E. Materiality of the Undisclosed Evidence
The record in this case unquestionably establishes that the State possessed and suppressed
evidence that was favorable to the accused; the only issue in dispute is whether the evidence was
“material.” Evidence is material for purposes of Brady if the undisclosed evidence “could
reasonably be taken to put the whole case in such a different light as to undermine confidence in
the verdict.” Kyles, 514 U.S. at 435. The Supreme Court has emphasized that a defendant is not
required to show that the disclosure of the evidence would have ultimately led to an acquittal.
Id. at 434-35. In fact, a defendant is not even required to show that he “would more likely than
not have received a different verdict with the evidence[.]” Smith v. Cain, 132 S. Ct. 627, 630
(2012). Rather, he must show “only that the likelihood of a different result is great enough to
undermine confidence in the outcome of the trial.” Id. at 629; see also United States v. Bagley,
473 U.S. 667, 682 (1985) (adopting and applying the “prejudice” standard from Strickland v.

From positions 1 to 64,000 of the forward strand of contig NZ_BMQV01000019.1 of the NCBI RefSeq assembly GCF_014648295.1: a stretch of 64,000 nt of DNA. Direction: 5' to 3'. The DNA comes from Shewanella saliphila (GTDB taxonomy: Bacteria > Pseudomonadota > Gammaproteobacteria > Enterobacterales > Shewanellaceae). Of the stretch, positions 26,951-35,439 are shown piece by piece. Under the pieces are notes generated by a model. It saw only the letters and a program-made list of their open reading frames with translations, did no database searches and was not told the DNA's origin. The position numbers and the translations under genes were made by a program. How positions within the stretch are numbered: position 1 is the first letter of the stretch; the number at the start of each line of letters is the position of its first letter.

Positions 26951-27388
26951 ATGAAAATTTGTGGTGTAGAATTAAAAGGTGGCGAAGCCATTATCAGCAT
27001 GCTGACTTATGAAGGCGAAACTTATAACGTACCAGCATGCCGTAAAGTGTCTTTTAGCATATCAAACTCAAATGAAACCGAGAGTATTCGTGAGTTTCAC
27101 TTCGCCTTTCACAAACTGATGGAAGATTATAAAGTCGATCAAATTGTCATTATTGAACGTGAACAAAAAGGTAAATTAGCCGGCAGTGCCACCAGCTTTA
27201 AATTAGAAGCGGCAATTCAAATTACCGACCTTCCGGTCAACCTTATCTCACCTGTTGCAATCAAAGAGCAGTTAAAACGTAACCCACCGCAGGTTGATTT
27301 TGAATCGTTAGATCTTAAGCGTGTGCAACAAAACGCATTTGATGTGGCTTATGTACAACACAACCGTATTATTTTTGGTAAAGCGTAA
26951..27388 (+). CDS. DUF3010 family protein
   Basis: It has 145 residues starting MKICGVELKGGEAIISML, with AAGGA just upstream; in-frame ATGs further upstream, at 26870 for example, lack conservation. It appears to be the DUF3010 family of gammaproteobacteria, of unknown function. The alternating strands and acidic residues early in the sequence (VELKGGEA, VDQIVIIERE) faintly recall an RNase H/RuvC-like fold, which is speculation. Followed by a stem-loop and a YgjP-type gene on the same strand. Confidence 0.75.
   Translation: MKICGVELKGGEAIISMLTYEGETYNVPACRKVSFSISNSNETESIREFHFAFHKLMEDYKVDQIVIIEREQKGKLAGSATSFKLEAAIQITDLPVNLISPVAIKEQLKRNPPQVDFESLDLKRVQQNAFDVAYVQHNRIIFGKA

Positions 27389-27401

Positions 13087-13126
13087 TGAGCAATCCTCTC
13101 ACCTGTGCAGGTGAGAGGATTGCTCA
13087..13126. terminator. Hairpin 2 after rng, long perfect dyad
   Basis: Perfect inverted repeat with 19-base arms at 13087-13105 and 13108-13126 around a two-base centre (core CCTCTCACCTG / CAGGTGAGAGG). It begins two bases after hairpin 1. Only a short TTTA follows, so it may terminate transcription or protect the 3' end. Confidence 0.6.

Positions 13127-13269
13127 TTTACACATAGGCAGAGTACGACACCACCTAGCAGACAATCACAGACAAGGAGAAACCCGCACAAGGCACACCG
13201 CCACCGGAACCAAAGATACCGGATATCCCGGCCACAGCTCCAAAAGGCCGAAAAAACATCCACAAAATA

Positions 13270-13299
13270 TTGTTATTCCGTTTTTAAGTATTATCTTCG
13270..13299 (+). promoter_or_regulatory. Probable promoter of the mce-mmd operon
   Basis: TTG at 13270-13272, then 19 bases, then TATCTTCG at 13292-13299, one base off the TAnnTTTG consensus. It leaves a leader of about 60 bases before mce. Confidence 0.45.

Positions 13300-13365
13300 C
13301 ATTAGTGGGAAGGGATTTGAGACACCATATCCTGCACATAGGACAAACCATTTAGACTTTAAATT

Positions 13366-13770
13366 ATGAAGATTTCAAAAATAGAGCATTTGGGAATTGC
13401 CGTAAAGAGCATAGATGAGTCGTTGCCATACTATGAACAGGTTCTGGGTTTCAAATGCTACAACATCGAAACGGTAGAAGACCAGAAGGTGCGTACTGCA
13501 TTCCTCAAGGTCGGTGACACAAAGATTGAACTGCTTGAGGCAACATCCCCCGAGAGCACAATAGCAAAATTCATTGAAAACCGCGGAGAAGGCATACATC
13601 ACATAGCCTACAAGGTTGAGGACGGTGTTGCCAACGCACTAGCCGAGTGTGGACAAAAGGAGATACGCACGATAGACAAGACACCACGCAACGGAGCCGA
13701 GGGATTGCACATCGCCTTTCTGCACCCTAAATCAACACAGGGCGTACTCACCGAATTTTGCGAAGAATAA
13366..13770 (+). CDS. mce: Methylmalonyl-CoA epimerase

Washington, 466 U.S. 668 (1984)).
To that effect, the Supreme Court has made clear that it is not necessary that “every item
of the State’s case would have been directly undercut if the Brady evidence had been disclosed.”
Kyles, 514 U.S. at 451 (granting habeas relief where the “evidence remaining unscathed” would
not have amounted to “overwhelming proof” of the defendant’s guilt). “Bagley materiality . . . is
not a sufficiency of evidence test. A defendant need not demonstrate that after discounting the
inculpatory evidence in light of the undisclosed evidence, there would not have been enough left
to convict.” Id. at 434-35; see also Strickler, 527 U.S. at 290.
In considering whether the failure to disclose exculpatory evidence undermines
confidence in the outcome, “the omission must be evaluated in the context of the entire record.”
United States v. Agurs, 427 U.S. 97, 112 (1976) (footnote omitted). As the Supreme Court